May I suggest that it is okay, and even advisable, to be counter-cultural when it comes to your commitments (among other things!)? Whether we are committing time, finances, energy, or other resources, being together in commitments is a critical foundation for marriage. Fortunately, it doesn’t take a lot to be unified when making commitments. It simply takes intentional consideration.

Boundaries

We all know that children crave boundaries, whether they admit it or not. They might push them or even defy them, but there is comfort in knowing those boundaries are there. They know what to expect and when to expect it when the boundaries are set and affirmed through both positive and negative discipline.

Commitments are no different. When a couple sets boundaries, they provide a security for their marriage and their whole family. Is a daily or weekly family dinner important? Set boundaries around it and establish clear guidelines regarding a handful of interruptions that can automatically override the established family meal. This doesn’t mean that everything else is automatically trumped by family dinner, but it does mean that anything outside the agreed-upon interruptions must be discussed before a decision is made.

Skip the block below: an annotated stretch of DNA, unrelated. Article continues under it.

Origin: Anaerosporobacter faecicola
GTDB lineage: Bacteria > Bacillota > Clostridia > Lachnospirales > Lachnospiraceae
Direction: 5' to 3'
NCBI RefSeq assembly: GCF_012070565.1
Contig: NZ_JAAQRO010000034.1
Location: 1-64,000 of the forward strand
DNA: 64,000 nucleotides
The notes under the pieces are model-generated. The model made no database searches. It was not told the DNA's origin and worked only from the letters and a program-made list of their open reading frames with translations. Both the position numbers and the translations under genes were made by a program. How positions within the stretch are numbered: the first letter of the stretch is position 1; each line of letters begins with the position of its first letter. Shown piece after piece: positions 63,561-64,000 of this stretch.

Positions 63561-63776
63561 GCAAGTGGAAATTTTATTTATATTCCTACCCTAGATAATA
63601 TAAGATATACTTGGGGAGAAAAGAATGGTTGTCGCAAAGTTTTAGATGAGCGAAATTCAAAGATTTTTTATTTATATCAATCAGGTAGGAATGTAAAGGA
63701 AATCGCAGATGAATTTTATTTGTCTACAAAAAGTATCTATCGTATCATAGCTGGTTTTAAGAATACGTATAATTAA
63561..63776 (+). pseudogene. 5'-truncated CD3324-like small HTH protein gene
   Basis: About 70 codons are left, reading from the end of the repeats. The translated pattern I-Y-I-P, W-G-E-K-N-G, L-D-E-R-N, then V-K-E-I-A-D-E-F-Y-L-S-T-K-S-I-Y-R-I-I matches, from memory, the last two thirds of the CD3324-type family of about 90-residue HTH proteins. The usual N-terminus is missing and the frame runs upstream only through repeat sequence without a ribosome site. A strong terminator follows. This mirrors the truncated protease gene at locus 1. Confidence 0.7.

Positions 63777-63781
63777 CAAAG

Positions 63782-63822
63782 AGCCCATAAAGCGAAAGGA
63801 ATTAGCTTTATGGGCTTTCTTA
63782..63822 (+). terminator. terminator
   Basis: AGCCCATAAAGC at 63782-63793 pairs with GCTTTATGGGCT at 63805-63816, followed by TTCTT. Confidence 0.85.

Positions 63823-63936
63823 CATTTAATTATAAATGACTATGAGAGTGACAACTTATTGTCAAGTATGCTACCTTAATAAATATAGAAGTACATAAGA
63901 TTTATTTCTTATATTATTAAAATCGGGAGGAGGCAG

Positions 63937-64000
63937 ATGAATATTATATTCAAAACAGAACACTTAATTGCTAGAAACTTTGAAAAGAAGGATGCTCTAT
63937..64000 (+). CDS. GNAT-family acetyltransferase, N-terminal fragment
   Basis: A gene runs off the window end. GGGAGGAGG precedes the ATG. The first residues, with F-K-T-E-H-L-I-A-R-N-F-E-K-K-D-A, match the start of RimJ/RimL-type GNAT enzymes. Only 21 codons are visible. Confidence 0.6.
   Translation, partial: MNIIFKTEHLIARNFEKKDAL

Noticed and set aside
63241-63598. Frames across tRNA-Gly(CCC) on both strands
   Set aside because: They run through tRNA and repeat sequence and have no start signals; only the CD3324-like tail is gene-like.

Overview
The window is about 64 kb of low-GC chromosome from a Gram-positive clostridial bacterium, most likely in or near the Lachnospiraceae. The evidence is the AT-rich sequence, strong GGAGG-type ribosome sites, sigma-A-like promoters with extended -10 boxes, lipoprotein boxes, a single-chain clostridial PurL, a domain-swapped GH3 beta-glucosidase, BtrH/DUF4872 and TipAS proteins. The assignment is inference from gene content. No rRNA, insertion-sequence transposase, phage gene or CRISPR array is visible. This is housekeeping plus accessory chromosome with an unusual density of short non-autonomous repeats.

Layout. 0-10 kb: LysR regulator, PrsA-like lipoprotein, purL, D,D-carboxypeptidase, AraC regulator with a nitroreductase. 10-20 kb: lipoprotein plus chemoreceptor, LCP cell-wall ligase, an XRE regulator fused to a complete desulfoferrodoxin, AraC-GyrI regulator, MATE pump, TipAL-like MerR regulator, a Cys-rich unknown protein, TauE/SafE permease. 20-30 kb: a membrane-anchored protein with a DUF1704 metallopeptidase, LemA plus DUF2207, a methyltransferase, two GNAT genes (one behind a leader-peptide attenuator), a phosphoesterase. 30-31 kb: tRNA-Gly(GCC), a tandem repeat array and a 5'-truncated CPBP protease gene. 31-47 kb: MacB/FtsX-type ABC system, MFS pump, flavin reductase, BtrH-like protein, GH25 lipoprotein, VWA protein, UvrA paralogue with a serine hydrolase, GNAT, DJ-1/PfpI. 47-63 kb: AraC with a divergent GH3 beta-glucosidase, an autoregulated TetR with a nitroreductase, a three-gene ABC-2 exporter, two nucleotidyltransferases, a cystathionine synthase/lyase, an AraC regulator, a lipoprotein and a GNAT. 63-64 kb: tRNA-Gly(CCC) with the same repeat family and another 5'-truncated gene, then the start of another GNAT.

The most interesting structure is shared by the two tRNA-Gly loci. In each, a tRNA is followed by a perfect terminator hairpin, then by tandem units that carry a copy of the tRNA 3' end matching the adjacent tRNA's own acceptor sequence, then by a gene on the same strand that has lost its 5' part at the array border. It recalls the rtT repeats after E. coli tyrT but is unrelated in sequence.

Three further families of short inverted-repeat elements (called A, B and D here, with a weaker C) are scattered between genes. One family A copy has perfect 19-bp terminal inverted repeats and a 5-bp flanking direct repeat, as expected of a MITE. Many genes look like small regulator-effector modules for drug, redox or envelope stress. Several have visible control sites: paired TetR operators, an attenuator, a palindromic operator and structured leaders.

The same would go for date night, a family sabbath, or other regularly established routines. By setting and then protecting your boundaries, the whole family automatically knows what outside commitments must automatically be turned down.

Personalities

Are you an extrovert married to an introvert? Or a night owl married to an early bird? If you and your spouse differ in your social personalities, balance is a huge deal. Just as you need a recharge on one end of the spectrum, your spouse needs it on the other. Even if you have similar personality inclinations, commit to being mindful of each other’s needs. Be willing to sacrifice for one another, but also be open about your needs. If one of you is constantly being fueled while the other is being drained, your relationship will not be healthy.

Of course, it’s important to also be mindful of the rest of the family, realizing that it’s not just Mom and Dad’s personalities and needs at stake. Consider in advance when it’s okay to divide and conquer and when the whole family needs to stay together. When can the decision be automatically made by one member of the family and when does a discussion need to be had?

Choices

There will still be times – many times, I’m sure! – when opportunities or obligations arise that do not fit neatly into the plan, even when boundaries are set and personalities are taken into consideration. We all know how important it is to communicate openly and well with one another. But sometimes we have to make decisions before we have a chance to discuss or communicate.

The best way to handle decisions like these is by being prepared beforehand.